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Barcelona, Spain – 26 Aug 2017: The gender gap in death from heart attack has reduced over the past two decades particularly in younger women, according to research presented today at ESC Congress.(1) The study in over 50 000 patients found that overall in-hospital mortality for heart attack patients was halved during the 20 year period.“Research in the 1990s showed that younger women with acute myocardial infarction had a higher mortality than men of similar age,” said Dr Dragana Radovanovic, head of the AMIS Plus Data Centre, University of Zurich, Switzerland. “Little is known about whether this gender difference has persisted over the years.”This study assessed changes in the in-hospital mortality of men and women with acute myocardial infarction over a 20 year period. The researchers retrospectively analysed prospective data collected from January 1997 through December 2016 in the Swiss nationwide acute myocardial infarction registry AMIS Plus.The study included 51 725 acute myocardial infarction patients from 83 Swiss hospitals. Among them, 30 398 (59%) presented with ST-segment elevation myocardial infarction (STEMI) and 21 327 (41%) with non-ST-segment elevation myocardial infarction (NSTEMI). The study population was 73% male (mean age 64 years) and 27% female (mean age 72 years). The mean age did not change for either sex during the observation period.The researchers found a decrease in crude in-hospital mortality from 1997 to 2016. In STEMI patients, in-hospital mortality significantly dropped from 9.8% to 5.5% in men and from 18.3% to 6.9% in women (p<0.001 for both). In NSTEMI patients it fell from 7.1% to 2.1% in men and 11.0% to 3.6% in women (p<0.001 for both).Dr Radovanovic said: “The data shows that in-hospital mortality of patients with acute myocardial infarction fell by at least half over the 20 year period. The differences in death rates between men and women also reduced.”As previous research had shown that younger women with acute myocardial infarction had a higher mortality than men of similar age, the researchers also separately analysed mortality in patients younger than 60 years of age. In women they found 6% and 13% decreases in mortality with each subsequent admission year for STEMI and NSTEMI, respectively. No significantly decreases were observed in men less than 60 years of age.Dr Radovanovic said: “Although in-hospital mortality continues to be higher in women than men, overall age-adjusted mortality has decreased more prominently in women compared to men, particularly those in the age category below 60 years.”Between 1997 and 2016 the use of reperfusion to open blocked arteries, especially percutaneous coronary intervention (PCI), increased in all patients admitted for acute myocardial infarction. In STEMI patients, use of PCI increased from 60% to 93% in men and 45% to 90% in women.Dr Radovanovic said: “Women still have higher in-hospital mortality from acute myocardial infarction than men, probably because they are eight years older when they have a heart attack, and they have more cardiovascular risk factors and comorbidities. However, the gender gap in mortality has narrowed over the past 20 years which may be due to increasing use of PCI in women.”ENDS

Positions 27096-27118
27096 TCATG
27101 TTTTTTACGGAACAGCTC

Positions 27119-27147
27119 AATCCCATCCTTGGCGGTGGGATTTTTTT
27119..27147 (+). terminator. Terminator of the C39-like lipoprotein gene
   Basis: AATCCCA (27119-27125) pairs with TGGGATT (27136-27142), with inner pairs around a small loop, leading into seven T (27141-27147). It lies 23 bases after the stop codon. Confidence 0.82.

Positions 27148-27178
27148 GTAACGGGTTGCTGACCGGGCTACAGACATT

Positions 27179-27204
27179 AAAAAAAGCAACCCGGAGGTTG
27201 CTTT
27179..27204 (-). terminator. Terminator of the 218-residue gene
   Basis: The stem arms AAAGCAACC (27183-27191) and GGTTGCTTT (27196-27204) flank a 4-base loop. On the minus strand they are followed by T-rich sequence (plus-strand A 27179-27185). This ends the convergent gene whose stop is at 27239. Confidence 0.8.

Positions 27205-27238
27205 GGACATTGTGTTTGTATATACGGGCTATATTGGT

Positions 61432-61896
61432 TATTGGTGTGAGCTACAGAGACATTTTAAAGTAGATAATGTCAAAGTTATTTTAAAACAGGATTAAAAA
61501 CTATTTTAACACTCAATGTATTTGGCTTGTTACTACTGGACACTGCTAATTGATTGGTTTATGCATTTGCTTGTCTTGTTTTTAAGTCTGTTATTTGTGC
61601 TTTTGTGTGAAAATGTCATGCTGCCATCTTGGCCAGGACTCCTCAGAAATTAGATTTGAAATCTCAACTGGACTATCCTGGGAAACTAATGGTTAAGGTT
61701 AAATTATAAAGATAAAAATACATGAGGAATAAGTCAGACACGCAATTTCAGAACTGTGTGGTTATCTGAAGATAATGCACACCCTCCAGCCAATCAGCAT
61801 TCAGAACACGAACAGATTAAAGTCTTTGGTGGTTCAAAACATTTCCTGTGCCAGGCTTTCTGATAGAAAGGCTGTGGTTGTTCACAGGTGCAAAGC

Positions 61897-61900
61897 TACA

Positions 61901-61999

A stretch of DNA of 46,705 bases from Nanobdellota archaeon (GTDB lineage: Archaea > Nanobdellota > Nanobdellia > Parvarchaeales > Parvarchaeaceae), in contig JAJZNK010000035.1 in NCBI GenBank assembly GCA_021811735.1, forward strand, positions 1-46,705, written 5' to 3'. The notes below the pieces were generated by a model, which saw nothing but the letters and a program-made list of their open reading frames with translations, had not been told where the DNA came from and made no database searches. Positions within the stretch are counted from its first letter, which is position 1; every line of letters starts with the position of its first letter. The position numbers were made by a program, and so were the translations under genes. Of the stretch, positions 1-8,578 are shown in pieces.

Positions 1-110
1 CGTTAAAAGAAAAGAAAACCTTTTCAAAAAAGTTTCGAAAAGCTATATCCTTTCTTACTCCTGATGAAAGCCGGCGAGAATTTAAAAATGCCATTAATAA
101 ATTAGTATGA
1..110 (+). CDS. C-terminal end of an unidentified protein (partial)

Sources of funding: The AMIS Plus registry is funded by unrestricted grants from the Swiss Heart Foundation and from Abbott AG, AstraZeneca AG, Bayer (Schweiz) AG, B. Braun Medical AG, Biotronik AG, Cordis-Cardinal Health, Mepha Pharma AG, Merck Sharp & Dohme-Chibret AG, Novartis Pharma Schweiz AG, Servier (Suisse) AG, Vascular Medical AG; all in Switzerland. The sponsors did not play any role in the design, data collection, analysis, or interpretation of the registry.
References and notes(1) The abstract “Gender differences in the decrease of in-hospital mortality in patients with acute myocardial infarction during the last 20 years in Switzerland” will be presented during:· Acute coronary syndrome: risk scores and sub-populations on Saturday 26 August from 13:30 to 15:00 in Agora 1.· The press conference - Cardiac interventions - expanding applications on Saturday 26 August from 15:00 to 16:00.
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To access all the scientific resources from the sessions during the congress, visit ESC Congress 365. About the European Society of CardiologyThe European Society of Cardiology brings together health care professionals from more than 140 countries, working to advance cardiovascular medicine and help people lead longer, healthier lives.About ESC Congress 2017ESC Congress is the world’s largest and most influential cardiovascular event contributing to global awareness of the latest clinical trials and breakthrough discoveries. ESC Congress 2017 takes place 26 to 30 August at the Fira Gran Via in Barcelona, Spain. The scientific programme is here. More information is available from the ESC Press Office at firstname.lastname@example.org.This press release accompanies both a presentation and an ESC press conference at the ESC Congress 2017. Edited by the ESC from material supplied by the investigators themselves, this press release does not necessarily reflect the opinion of the European Society of Cardiology. The content of the press release has been approved by the presenter.
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